One of the most pivotal pieces of academic writing I came across while doing research on African history, was a book edited by Prof. Ranger – The Invention of Tradition.
I argued against the book and then gradually understood and argued for the book. It will be the subject of an upcoming art exhibition.
I never thought that the author, at the time, what I would describe as a dusty Oxford lecturer, would become a friend.
One evening, following a lecture where I had vehemently argued against the speaker over a topic that I thought she had misunderstood, Prof. Ranger made his way to me, stuck out his hand and introduced himself as “Terry.”
I was ofcourse taken aback and slightly tongue tied. THE Terence Ranger. Right there. In velvet slippers, wispy hair and a very, very red nose. Saying hello to me.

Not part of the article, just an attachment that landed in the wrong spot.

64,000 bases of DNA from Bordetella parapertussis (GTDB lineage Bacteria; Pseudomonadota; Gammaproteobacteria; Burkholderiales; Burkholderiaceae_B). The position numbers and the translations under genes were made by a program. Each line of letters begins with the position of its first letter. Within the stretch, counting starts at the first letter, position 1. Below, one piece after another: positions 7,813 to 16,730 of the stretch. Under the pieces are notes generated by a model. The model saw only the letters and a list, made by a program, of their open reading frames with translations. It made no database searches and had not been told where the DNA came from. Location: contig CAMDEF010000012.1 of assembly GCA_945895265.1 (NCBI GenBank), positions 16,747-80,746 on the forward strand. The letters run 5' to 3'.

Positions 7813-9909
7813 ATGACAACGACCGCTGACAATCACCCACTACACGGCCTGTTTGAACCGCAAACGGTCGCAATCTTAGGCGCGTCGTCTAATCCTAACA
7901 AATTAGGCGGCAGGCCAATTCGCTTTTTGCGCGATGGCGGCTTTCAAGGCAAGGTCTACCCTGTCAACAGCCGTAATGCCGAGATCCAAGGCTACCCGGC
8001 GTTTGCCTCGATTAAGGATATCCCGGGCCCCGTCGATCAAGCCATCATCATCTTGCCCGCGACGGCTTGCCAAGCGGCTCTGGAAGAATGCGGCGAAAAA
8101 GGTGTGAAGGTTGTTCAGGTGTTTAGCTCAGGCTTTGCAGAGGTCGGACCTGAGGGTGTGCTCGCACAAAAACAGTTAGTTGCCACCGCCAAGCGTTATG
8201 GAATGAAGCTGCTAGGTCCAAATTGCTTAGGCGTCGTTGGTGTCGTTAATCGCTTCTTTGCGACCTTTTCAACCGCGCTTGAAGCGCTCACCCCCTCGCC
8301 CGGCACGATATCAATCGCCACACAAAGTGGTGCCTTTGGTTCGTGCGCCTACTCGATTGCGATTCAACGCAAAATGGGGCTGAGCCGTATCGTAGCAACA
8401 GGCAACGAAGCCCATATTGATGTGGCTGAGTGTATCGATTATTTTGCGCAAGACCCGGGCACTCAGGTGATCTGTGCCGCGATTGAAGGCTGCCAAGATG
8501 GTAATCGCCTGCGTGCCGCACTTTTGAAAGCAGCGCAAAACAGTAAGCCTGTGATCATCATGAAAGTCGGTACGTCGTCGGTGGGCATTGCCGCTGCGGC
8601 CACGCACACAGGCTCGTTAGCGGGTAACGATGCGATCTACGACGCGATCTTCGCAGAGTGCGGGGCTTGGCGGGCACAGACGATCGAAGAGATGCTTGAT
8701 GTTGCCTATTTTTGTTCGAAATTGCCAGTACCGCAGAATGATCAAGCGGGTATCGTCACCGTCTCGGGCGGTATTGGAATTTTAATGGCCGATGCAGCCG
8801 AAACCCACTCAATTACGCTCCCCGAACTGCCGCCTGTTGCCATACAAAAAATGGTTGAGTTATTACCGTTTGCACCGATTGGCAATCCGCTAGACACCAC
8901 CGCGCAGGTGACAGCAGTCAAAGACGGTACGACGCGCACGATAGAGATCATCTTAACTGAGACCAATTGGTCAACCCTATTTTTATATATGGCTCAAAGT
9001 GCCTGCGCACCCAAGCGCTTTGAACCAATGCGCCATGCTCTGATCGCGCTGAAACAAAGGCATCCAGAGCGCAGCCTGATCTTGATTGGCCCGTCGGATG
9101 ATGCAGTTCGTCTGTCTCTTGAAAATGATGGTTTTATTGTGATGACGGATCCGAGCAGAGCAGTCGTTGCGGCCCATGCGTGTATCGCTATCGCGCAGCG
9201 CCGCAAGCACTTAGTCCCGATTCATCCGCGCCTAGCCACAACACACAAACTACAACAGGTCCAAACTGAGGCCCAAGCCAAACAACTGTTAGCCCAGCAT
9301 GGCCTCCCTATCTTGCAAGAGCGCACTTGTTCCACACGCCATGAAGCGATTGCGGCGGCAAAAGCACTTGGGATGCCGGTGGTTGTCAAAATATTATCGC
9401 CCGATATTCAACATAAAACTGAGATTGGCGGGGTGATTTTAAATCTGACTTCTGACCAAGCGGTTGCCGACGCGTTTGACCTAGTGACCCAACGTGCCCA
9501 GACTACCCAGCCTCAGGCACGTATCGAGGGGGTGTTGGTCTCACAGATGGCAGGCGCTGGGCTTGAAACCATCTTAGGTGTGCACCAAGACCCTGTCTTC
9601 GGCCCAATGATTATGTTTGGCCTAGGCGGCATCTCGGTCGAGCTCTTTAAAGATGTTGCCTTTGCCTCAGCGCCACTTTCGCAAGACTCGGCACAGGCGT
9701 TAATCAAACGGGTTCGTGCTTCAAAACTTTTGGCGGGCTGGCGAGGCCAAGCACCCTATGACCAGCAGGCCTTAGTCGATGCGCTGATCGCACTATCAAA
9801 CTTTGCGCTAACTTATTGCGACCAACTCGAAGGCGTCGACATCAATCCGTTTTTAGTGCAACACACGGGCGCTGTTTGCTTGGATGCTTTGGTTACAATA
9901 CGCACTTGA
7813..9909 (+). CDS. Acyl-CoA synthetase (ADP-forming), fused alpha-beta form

He told me he liked me. I was feisty and maybe that is what Oxford needed. He quickly became a friend.
I visited him a couple of times to talk about life at Oxford and the research I was undertaking. Each time I left even more inspired.
His youthful fight became my push to continue and at my lowest point, he offered great support.
On my last visit to Oxford I contemplated visiting him. Choosing instead not to. I would have been heartbroken to see him sick.
Rest in Peace, Terry. You will not be forgotten.
History will be kind to you for you have written it.
Thank you. Thank you.